Why do my Power Supply voltages seem wrong (even w/new PSU)?
I have an iMac 20" EMC: 2210 (mid 2008 - S/N: W88282MLZE3). When started, it runs for 20 or more seconds and then just powers down. The four diagnostic LED's on the logic board all light up (#1 when connected to power, the rest in order when the device is powered up), the POST chime is heard, the display turns white, then displays the Apple logo, then the machine powers down. It will not boot any further, whether from the hard drive or from a system install or diagnostic (TTP) disc.
I assumed that the problem would either be the power supply or the logic board. Testing the PSU seemed a sensible first step, but I could get exactly zero information on the PSU's output until I found Richdave's excellent article on testing this model's PSU at:
Using that as my guide, I tested the PSU's output, using a digital VOM, and found that the output values vary from those specified in the article in several respects. I created a complete table of the specified and actual values of the original PSU in both stand-by and powered mode. I've highlighted the discrepant values in the table, which is included here:
1) in standby mode, Pin 8 had no voltage where the table shows 12vdc and Pin 9 had 12vdc where the table shows a 0vdc value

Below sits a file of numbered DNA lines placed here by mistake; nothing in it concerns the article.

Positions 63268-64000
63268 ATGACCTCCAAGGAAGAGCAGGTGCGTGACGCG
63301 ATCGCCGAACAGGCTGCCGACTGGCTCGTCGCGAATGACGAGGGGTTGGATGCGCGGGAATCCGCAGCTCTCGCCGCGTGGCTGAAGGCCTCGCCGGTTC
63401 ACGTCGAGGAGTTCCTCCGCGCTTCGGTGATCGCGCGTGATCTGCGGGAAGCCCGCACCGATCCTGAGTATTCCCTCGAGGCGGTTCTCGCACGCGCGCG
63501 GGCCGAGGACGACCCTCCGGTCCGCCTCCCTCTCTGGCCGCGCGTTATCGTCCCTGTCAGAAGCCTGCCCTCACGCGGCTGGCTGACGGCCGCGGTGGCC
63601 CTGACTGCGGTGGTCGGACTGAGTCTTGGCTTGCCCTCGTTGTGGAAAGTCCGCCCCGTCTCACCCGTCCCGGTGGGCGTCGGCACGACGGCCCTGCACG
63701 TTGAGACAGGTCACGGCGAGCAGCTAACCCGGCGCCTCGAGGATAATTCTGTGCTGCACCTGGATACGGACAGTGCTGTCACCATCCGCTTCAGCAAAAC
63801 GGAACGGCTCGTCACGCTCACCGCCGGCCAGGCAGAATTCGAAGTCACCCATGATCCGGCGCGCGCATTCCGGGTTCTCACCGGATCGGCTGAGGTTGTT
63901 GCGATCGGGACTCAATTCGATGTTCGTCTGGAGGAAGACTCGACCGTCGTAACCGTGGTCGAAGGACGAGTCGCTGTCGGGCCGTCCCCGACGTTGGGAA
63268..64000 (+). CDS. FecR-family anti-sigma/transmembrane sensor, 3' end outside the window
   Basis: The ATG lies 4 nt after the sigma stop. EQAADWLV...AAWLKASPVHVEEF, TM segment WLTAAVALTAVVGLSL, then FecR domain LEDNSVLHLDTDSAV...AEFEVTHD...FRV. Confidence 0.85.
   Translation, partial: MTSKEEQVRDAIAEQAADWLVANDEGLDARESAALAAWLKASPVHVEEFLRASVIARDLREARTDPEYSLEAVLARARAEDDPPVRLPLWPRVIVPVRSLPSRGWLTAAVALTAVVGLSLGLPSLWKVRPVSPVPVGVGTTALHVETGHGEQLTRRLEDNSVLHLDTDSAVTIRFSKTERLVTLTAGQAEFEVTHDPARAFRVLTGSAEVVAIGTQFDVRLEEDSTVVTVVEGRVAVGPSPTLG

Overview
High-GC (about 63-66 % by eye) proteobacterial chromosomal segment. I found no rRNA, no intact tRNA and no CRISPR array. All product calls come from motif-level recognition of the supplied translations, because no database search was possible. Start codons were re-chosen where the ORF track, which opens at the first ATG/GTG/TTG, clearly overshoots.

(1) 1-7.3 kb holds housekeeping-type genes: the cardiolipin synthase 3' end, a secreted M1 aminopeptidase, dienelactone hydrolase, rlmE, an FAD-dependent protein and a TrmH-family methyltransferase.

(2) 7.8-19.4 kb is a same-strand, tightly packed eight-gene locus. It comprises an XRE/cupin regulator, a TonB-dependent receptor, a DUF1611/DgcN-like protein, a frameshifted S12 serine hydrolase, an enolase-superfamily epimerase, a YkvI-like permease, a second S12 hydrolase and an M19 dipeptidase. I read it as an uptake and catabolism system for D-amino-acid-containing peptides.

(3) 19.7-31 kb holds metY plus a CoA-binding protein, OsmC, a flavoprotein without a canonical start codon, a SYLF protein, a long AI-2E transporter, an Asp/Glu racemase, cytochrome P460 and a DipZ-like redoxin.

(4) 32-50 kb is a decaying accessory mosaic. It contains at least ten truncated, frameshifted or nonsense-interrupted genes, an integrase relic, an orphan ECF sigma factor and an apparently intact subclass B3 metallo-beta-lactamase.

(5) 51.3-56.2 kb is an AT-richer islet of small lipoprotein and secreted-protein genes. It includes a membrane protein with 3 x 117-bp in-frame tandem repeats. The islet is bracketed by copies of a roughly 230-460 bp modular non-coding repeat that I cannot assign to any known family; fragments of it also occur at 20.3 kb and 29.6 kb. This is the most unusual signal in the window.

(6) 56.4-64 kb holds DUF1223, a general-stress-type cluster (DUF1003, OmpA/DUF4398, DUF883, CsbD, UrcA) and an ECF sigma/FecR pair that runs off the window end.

2) in powered mode, Pin 2 outputs 12v where the table shows a 0vdc output and Pin 3 puts out 0vdc instead of 12vdc
3) in powered mode, Pin 4 outputs 3.4vdc where the table shows 0vdc and Pin 5 outputs 0vdc, instead of the approximate 2.2vdc shown in the table.
It's as if, in standby mode, Pins 8 and 9 are reversed and, in powered mode, Pins 2 and 3 and also Pins 4 and 5 are reversed.
Assuming that the PSU was bad because of these discrepant values, I ordered and installed a new PSU but the iMac's behaviour remained the same and the output voltages on the new PSU are identical with the original (except for stand-by mode Pin 5, which outputs 3.8vdc; an insignificant difference).
Can anyone tell me what these discrepancies mean? I'm assuming that a bad logic board is probably the correct conclusion but I'd be grateful for any relevant advice or input before I order a $250 logic board.
Regardless, please accept my sincere thanks for the time and energy you spent reading and considering this question; it is much appreciated!
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